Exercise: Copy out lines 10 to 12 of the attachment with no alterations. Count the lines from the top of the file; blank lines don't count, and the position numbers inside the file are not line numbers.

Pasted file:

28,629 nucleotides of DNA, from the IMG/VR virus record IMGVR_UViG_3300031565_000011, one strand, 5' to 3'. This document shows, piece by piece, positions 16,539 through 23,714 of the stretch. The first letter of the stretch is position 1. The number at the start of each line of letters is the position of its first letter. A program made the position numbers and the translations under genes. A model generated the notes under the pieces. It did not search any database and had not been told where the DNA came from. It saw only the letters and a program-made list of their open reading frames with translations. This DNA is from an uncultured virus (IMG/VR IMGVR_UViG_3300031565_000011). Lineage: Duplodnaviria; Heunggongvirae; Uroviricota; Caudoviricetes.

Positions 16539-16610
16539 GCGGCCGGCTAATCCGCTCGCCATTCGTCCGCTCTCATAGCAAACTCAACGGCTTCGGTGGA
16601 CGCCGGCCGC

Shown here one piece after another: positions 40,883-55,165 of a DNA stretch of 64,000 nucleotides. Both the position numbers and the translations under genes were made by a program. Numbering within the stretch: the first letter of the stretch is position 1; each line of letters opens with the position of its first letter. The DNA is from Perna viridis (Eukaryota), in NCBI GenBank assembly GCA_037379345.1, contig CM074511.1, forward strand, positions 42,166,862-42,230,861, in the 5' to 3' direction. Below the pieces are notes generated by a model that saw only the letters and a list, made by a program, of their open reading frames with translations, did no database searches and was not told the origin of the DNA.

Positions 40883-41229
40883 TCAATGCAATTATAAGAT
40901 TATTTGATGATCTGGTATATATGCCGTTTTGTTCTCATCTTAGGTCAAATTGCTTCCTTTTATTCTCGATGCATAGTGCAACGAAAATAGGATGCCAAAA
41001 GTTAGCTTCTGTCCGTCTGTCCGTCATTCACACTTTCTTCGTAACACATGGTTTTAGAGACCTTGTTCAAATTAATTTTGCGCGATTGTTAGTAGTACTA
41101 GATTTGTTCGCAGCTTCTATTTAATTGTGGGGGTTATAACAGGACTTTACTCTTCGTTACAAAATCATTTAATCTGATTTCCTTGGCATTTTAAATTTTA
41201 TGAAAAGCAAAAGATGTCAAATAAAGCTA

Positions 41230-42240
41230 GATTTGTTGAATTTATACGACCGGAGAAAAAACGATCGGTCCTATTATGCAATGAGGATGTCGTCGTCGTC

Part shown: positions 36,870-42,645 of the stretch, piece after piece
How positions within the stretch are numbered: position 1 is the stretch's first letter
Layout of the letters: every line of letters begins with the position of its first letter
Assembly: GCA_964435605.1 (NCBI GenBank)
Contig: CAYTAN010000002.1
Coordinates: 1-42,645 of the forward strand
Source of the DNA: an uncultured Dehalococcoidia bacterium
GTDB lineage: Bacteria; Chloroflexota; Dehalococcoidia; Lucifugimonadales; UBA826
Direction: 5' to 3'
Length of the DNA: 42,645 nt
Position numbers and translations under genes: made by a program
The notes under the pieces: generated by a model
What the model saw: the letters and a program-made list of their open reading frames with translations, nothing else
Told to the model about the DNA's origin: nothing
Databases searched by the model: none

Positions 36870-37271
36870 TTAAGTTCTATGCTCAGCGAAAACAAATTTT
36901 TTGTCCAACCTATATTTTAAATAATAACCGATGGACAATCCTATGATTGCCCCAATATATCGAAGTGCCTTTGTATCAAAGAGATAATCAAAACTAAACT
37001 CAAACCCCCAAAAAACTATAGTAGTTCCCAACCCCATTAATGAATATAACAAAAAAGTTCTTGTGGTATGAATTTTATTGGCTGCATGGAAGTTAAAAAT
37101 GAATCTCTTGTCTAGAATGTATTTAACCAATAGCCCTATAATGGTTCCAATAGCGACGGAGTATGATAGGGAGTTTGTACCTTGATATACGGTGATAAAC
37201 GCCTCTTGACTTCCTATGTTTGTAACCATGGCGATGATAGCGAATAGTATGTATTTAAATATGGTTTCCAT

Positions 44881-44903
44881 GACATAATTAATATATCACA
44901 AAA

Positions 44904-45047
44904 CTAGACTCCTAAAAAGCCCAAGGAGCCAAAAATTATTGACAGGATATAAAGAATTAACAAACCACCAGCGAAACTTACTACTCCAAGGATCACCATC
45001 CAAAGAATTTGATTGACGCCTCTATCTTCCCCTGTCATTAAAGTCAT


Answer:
41101 GATTTGTTCGCAGCTTCTATTTAATTGTGGGGGTTATAACAGGACTTTACTCTTCGTTACAAAATCATTTAATCTGATTTCCTTGGCATTTTAAATTTTA
41201 TGAAAAGCAAAAGATGTCAAATAAAGCTA

Positions 41230-42240